Weak feedbacks, governance mismatches, and the robustness of Socialecological systems: An analysis of the Southwest Nova Scotia lobster fishery with comparison to Maine

Allain J. Barnett, John Anderies

Research output: Contribution to journalArticle

16 Citations (Scopus)

Abstract

The insights in Governing the Commons have provided foundational ideas for commons research in the past 23 years. However, the cases that Elinor Ostrom analyzed have been exposed to new social, economic, and ecological disturbances. What has happened to these cases since the 1980s? We reevaluated one of Ostrom’s case studies, the lobster and groundfishery of Port Lameron, Southwest Nova Scotia (SWNS). Ostrom suggested that the self-governance of this fishery was fragile because the government did not recognize the rights of resource users to organize their own rules. In the Maine lobster fishery, however, the government formalized customary rules and decentralized power to fishing ports. We applied the concepts of feedback, governance mismatches, and the robustness of social-ecological systems to understand the pathway of institutional change in Port Lameron. We revisited the case of Port Lameron using marine harvesters’ accounts collected from participant observation, informal interviews and surveys, and literature on fisheries policy and ecology in SWNS and Maine. We found that the government’s failure to recognize the customary rights of harvesters to organize has weakened feedback between the operational level, where resource users interact with the resource, and the collective-choice level, where agents develop rules to influence the behavior of resource users. This has precipitated governance mismatches, which have led harvesters to believe that the decision-making process is detrimental to their livelihoods. Thus, harvesters rarely participate in decision making and resist regulatory change. In Maine, harvesters can influence decisions through participation, but there is a trade-off. With higher influence in decisions, captains have co-opted the decision-making process. Nevertheless, we suggest that the fisheries of SWNS are more vulnerable to social-ecological change because of weaker feedbacks than in Maine. Finally, we have discussed the potential benefits of polycentricity to both fisheries.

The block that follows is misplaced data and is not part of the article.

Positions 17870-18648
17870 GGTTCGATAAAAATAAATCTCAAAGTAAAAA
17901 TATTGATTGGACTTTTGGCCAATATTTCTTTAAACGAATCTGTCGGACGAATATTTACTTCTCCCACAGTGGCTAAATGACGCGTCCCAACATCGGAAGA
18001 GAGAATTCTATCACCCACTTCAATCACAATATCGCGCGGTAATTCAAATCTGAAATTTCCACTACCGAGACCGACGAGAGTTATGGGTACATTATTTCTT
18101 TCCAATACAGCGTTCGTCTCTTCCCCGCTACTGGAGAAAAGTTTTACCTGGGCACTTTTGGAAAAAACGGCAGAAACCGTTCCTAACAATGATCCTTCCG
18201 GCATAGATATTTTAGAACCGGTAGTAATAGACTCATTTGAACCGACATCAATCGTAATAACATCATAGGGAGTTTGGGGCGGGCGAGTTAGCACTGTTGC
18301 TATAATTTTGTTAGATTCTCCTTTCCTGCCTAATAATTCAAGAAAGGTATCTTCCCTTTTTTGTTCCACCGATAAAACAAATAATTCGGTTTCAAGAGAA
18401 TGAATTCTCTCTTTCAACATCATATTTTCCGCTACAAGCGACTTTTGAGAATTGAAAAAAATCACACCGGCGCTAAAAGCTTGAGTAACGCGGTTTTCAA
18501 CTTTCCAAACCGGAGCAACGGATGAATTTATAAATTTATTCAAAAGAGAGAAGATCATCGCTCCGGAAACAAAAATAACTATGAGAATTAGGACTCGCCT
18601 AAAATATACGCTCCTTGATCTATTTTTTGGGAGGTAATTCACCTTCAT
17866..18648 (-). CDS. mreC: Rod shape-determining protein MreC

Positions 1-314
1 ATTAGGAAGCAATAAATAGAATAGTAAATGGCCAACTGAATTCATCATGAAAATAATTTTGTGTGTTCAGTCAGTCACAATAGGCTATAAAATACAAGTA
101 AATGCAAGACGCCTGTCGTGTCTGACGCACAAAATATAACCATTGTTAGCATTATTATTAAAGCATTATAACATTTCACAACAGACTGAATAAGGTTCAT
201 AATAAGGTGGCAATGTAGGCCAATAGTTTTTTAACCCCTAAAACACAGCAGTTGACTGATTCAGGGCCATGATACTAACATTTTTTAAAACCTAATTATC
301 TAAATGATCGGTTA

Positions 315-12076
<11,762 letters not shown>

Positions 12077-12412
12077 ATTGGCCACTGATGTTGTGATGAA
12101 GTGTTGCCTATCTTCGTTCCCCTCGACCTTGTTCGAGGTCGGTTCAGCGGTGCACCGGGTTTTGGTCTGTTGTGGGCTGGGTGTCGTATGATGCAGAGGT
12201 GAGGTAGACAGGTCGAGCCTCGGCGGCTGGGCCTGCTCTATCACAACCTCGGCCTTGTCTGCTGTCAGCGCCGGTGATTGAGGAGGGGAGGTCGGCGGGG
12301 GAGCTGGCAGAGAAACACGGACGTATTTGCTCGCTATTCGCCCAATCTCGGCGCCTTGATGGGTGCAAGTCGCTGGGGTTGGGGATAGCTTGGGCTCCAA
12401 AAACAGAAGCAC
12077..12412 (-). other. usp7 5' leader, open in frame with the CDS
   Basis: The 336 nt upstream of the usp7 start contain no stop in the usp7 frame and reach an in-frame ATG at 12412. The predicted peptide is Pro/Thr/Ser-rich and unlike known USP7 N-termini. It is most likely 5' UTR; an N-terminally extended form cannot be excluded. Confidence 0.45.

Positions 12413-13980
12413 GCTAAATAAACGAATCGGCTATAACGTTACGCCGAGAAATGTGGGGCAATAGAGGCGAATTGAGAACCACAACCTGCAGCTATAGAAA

Original languageEnglish (US)